Projects: Vodafone Goes Big On Digital Signage Down Under

December 9, 2015 by Dave Haynes


Mobile network operator Vodafone’s Australian wing has gone big on digital signage in its retail stores, switching on a national network that will exceed more than 1,200 screens before the year is out.

Vodafone Hutchison Australia’s business case for integrating digital into the store design was a reduction of its dependencies on printed  in-store material, and both the cost savings and speedier turnarounds on messaging coming out of that. The carrier also sees the move as enhancing brand awareness and providing a more engaging experience for consumers.


FUJIFILM Australia, another company I would not have connected to digital signage, won the procurement tender. The company is described, in a news release, as experts in designing, installing and supporting digital retail networks, across high footfall sectors including retail, telco, government, commercial, and real estate verticals. FUJIFILM Australia is also a big Signagelive partner down under, and the digital signage CMS is what’s driving messaging on the various screens around stores.


Those screens are all Samsung Smart Signage Platform (SSSP) displays, the so-called smart panels with built-in system on chip media players. So far, 923 screens are up and running. I’d imagine it is one of the larger deployments Samsung has so far seen fort the smart panel program.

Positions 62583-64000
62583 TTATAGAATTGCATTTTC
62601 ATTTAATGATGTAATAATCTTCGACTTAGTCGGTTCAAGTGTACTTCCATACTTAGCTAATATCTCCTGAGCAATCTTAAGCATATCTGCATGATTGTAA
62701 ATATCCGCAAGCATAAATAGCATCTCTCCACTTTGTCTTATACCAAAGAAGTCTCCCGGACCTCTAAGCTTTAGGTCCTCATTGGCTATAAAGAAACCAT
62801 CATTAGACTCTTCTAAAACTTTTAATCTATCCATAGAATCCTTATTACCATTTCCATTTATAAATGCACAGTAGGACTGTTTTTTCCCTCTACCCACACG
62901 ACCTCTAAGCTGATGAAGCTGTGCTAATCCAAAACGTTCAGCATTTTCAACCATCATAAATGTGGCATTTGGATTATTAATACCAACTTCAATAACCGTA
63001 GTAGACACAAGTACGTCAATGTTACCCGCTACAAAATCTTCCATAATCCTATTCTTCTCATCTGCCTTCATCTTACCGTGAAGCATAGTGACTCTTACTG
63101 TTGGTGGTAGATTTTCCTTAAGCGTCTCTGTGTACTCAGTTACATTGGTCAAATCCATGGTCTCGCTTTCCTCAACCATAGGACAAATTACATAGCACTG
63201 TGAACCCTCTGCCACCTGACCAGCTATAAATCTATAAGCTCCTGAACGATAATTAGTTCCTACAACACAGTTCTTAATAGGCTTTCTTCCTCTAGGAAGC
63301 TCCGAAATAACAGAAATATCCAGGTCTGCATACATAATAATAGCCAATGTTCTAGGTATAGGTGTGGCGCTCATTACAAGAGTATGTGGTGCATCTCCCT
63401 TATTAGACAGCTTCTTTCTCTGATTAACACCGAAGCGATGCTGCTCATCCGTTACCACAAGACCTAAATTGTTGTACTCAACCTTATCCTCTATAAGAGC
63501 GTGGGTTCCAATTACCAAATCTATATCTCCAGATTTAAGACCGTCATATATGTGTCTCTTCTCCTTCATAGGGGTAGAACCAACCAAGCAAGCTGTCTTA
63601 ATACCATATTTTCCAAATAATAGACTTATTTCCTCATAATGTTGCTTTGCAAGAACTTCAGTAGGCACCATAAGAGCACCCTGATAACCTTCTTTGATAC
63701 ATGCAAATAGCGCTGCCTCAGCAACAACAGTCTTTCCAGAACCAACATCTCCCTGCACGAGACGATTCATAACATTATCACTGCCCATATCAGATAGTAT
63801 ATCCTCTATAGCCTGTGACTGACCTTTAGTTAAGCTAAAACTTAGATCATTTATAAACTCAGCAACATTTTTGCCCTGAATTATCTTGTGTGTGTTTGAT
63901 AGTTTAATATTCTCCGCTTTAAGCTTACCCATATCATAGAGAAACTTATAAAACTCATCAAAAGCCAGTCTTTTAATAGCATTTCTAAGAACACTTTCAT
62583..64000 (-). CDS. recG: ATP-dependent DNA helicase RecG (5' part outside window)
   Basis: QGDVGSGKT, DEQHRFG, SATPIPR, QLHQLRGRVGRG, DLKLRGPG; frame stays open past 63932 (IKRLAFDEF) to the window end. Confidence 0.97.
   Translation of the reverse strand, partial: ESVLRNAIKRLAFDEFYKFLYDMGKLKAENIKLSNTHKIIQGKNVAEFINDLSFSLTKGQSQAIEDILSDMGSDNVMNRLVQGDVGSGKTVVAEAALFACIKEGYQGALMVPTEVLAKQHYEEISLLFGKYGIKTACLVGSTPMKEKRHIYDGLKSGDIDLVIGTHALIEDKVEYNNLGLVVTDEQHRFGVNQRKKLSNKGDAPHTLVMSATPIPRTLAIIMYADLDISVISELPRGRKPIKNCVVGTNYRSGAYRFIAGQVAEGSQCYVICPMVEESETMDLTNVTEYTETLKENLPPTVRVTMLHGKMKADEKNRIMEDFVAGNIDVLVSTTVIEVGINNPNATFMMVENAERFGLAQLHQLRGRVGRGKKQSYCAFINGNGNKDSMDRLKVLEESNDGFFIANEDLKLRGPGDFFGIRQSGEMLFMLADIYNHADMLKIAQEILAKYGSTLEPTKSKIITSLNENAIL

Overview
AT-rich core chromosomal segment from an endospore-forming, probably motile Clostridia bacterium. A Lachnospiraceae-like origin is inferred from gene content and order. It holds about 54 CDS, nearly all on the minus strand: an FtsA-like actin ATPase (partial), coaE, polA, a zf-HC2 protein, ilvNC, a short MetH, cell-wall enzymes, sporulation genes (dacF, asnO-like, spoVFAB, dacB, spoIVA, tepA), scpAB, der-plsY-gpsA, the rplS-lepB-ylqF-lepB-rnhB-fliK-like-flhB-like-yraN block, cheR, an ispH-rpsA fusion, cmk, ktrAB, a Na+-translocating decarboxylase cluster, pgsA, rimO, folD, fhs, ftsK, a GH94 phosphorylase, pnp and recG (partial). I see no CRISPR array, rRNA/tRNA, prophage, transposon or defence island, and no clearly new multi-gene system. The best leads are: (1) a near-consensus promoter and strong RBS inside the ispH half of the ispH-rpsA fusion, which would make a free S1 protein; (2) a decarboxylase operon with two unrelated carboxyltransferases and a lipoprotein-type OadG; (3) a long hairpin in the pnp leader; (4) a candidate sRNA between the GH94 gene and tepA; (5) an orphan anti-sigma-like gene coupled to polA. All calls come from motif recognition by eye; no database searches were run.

“This is our biggest Samsung SSSP installation by far,” says Jason Cremins, CEO and owner of Signagelive. “By integrating our SoC software into the FujiVISION brand, Fujifilm has eliminated the need for onsite media players and has been able to cost effectively roll out a digital signage network that can be managed locally, centrally or remotely using any device.”

Wireless retailers – possibly more than any other retailers – stand to benefit from going digital in their stores. They operate in a hyper-competitive sector where products, plans and prices are constantly changing, and where sales associates struggle to keep up with all the changes, features and specs. So it’s good to see a wireless carrier really adapt digital signage as part of the store messaging mix.

That said, the store merchandising people could probably dial back all the balloons and pennants and other POP stuff in there. It’s a bit of a visual riot, and I’m not sure where people people walking in would visually start. The screens and good content should remove the need for the old-school stuff.




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